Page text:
Discrimination, Harrassment, & Bullying in the Workplace
Consistent with our Employment Equity & Human Rights Policy and in accordance with the Human Rights Code, Ian Martin is committed to providing a work environment which is free from discrimination, harrassment, and bullying.
These concepts are not created equally, however—and it’s important to know the differences between them, as well as what does not constitute these serious issues.
Here’s how Ian Martin defines discrimination, harrassment, and bullying:
Discrimination: unequal or unfair treatment in professional opportunities, education, benefits, evaluation, and employment (such as hiring, termination, promotion, compensation). Discriminatory practices can be explicit or implicit, intentional, or unconscious.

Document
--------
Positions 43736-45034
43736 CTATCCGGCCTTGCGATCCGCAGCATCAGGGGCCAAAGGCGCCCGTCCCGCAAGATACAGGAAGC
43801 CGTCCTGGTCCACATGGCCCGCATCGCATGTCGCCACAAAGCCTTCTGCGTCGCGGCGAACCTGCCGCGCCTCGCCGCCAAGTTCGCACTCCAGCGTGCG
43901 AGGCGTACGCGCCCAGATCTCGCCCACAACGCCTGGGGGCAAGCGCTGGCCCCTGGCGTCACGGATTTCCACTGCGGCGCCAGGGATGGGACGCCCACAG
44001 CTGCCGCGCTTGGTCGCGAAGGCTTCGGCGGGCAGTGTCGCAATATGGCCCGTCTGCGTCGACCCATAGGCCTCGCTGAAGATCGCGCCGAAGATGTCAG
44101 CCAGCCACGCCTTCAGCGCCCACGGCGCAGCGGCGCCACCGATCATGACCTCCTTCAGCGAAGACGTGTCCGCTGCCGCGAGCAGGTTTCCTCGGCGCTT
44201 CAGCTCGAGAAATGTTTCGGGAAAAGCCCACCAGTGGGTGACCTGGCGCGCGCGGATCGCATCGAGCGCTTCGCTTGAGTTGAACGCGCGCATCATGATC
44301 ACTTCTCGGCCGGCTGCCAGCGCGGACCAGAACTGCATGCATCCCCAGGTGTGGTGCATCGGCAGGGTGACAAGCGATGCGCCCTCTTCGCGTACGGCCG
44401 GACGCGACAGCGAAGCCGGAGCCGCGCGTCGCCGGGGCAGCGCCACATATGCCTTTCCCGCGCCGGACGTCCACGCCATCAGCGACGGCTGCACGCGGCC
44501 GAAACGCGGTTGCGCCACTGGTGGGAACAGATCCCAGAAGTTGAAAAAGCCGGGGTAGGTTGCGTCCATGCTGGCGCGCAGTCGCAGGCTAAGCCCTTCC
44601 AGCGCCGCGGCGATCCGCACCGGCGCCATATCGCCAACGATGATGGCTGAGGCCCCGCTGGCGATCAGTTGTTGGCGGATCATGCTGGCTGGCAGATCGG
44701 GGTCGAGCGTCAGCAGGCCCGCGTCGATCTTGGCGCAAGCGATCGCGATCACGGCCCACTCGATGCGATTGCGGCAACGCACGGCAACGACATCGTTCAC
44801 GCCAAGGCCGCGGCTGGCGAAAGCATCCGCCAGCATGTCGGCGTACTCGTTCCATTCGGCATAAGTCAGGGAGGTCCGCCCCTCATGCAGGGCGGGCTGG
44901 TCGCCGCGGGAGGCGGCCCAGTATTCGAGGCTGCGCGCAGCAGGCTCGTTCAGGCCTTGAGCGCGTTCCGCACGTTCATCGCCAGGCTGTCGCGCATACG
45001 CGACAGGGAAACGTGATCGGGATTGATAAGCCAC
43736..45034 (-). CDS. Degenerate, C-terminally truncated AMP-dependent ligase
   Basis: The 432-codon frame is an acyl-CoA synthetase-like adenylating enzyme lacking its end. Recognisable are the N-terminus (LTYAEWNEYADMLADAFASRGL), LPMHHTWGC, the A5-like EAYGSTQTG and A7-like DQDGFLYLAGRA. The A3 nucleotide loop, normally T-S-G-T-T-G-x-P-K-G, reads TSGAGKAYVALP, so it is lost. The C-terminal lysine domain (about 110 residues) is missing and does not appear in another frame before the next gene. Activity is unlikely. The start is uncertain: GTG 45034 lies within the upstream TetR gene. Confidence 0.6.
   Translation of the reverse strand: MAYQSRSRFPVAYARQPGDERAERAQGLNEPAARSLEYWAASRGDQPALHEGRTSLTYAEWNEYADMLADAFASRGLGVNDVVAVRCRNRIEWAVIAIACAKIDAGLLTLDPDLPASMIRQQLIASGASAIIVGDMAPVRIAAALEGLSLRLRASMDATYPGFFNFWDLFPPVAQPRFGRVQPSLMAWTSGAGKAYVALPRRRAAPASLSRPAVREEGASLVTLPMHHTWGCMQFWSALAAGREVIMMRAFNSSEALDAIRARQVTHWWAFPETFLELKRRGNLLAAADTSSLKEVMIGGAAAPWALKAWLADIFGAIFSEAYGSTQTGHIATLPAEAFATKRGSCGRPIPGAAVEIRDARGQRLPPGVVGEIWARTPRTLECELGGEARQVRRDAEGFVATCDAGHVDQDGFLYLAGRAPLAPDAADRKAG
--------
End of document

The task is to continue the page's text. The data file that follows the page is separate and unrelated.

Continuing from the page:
Harrassment: a single intense and severe act, or of multiple persistent or pervasive acts, which are unwanted, unwelcome, demeaning, abusive, or offensive. These acts may include epithets, slurs, or negative stereotyping based on gender, race, sexual identity, or other categories, as protected by Canadian or American federal law. Also included are threatening, intimidating, or hostile acts; denigrating jokes and displays; and/or circulation of written or graphic material that denigrates or shows hostility or aversion toward an individual or a group.
Bullying: bullying as the use of force, threat, or coercion to abuse, intimidate, or aggressively dominate others in the professional environment that involves a real or perceived power imbalance. These actions can include abusive criticism, humiliation, the spreading of rumors, physical and verbal attacks, isolation, undermining, and professional exclusion of individuals through any means.
Discrimination, harrassment, and bullying is not:
- Expressing differences of opinion.
- Offering constructive feedback, guidance, or advice about work related behaviour.
- Reasonable action taken by an employer or supervisor relating to the management and direction of workers or the place of employment – e.g.,
- managing a worker’s performance,
- taking reasonable disciplinary actions,
- scheduling workloads,
- inspecting the workplace,
- assigning work.